The only home one pit bull knew was a homeless camp near a busy freeway.

Sharra Platt, a volunteer from Karma Rescue, started seeing the white and black pit bull whenever she took the Crenshaw Boulevard exit on the Santa Monica (I-10) Freeway in Los Angeles. The dog would often be lying on a pile of old clothes, or sitting beside a man as he panhandled at the corner.

Karma Rescue

Platt figured someone was taking care of the pit bull, but she wanted to make sure the dog was healthy and had enough food and water. But going into the homeless camp took courage. "I was very tentative about going in," Platt told The Dodo. "Then one day I saw two women in there, so I decided this was the safest it's going to get."

Platt introduced herself to the camp residents and learned that the pit bull was a female dog named Clarissa. She looked healthy, but there was no food or water out for her. So Platt started visiting every few days to bring Clarissa food, make sure she had clean water and, of course, to give her some affection.

Karma Rescue

At first, Clarissa seemed wary of people, probably because she wasn't used to getting much attention. But each time Platt visited, Clarissa became more and more affectionate. "She'd crawl on my lap every time after the first few visits," Platt said. "It became clear to me that she craved attention."

Then everything changed for Clarissa. Her main caretakers at the camp moved to another part of Los Angeles. They told Platt they'd take Clarissa, but they ended up abandoning her for three days without food, water or shelter.

Thankfully Platt noticed, and she phoned Karma Rescue, getting permission to pick Clarissa up. "When I put a leash on her, walked out with her and put her in my car, she was so happy and had a huge smile on her face," Platt said.

Karma Rescue

Yet Clarissa still had a long road ahead of her. When Karma Rescue placed her in a temporary foster home, she developed anxiety, and would "scream" whenever she saw another dog, making it impossible for Clarissa to attend adoption events.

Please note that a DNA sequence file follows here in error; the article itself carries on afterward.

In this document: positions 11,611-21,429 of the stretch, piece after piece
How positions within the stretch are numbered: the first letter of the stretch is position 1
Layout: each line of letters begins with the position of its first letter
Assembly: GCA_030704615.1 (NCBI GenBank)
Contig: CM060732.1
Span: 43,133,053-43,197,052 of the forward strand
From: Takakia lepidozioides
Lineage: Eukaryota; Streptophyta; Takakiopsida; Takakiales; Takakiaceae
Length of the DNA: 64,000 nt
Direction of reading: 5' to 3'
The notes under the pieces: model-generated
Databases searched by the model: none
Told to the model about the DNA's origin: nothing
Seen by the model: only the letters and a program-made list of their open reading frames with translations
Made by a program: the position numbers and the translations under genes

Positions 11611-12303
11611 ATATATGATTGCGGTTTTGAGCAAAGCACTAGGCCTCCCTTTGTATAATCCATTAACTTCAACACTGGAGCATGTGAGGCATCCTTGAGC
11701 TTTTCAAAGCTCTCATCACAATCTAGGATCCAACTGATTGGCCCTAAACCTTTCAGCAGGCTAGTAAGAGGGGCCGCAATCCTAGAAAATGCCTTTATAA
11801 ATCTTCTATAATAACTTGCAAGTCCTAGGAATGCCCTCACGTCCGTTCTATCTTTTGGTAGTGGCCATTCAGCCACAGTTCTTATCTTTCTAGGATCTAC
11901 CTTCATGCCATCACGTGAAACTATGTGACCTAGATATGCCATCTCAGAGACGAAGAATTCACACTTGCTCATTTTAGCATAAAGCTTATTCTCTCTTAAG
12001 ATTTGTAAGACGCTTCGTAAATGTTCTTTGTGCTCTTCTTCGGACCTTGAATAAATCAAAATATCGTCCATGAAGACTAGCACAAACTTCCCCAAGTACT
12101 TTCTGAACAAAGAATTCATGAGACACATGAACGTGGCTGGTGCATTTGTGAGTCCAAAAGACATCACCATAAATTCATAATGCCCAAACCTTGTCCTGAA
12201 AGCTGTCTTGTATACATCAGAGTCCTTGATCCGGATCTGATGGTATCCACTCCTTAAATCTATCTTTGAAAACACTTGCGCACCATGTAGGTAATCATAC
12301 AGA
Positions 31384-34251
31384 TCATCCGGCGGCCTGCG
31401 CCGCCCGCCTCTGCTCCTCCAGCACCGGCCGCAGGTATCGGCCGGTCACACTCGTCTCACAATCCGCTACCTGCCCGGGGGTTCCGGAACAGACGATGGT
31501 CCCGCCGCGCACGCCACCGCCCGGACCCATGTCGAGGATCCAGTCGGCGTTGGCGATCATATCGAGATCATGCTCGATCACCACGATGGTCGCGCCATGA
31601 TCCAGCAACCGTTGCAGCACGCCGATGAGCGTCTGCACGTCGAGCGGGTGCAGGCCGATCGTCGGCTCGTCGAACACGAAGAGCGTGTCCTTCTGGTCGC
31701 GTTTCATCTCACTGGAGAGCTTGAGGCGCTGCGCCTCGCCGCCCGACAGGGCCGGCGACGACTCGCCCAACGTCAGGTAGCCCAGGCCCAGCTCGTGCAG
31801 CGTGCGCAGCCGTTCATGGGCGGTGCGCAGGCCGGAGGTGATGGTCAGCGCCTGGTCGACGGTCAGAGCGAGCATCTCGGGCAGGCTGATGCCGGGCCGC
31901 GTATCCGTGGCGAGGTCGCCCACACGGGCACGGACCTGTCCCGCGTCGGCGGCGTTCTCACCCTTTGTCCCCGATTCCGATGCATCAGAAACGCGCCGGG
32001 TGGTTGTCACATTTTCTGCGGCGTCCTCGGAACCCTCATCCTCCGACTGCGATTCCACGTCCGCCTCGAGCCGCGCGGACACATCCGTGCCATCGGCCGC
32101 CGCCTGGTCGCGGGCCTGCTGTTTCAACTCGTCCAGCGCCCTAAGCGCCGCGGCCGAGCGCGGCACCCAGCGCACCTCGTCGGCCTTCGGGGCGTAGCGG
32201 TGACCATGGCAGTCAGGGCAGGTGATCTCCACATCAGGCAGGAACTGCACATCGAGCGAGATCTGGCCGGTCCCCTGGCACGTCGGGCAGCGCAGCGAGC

Instead of giving up, Karma Rescue ended up spending thousands of dollars for Clarissa to be trained at K9s Only, a training facility in Los Angeles, where Clarissa learned social skills and got basic training. It was here β€” at the training facility β€” that Clarissa met her future sister.

Karma Rescue

"There was a dog named Penny who would go to K9s Only, and her owners noticed that Clarissa looked a lot like their dog, but with opposite markings," Platt explained. "So they asked to meet her, and the meeting went well. The trainers started walking the dogs together, and Penny's owners had the dogs go into play care together."

Karma Rescue

Penny and Clarissa hit it off so well, the family adopted Clarissa. Now Clarissa enjoys walks with her sister, snuggles on her new owners' laps and long snoozes on the sofa. But whenever Platt visits, Clarissa makes it quite clear she has never forgotten her.

Karma Rescue

Clarissa's story has a happy ending, but other pit bulls aren't so fortunate. Pit bull mixes are one of the most common types of dogs who end up in shelters in the Los Angeles area, and many of them end up being euthanized. According to Pit Bull Rescue Central, pit bulls comprise of 40 percent of all dogs in the 12 registered Los Angeles shelters, and 200 pit bulls are euthanized every day just in Los Angeles County.

Karma Rescue is a non-profit group that rescues pit bulls, as well as other dog breeds and cats. They rely completely on charitable donations from the public to provide their rescues with food, housing and veterinary care. To support Karma Rescue, please visit its website.

Karma Rescue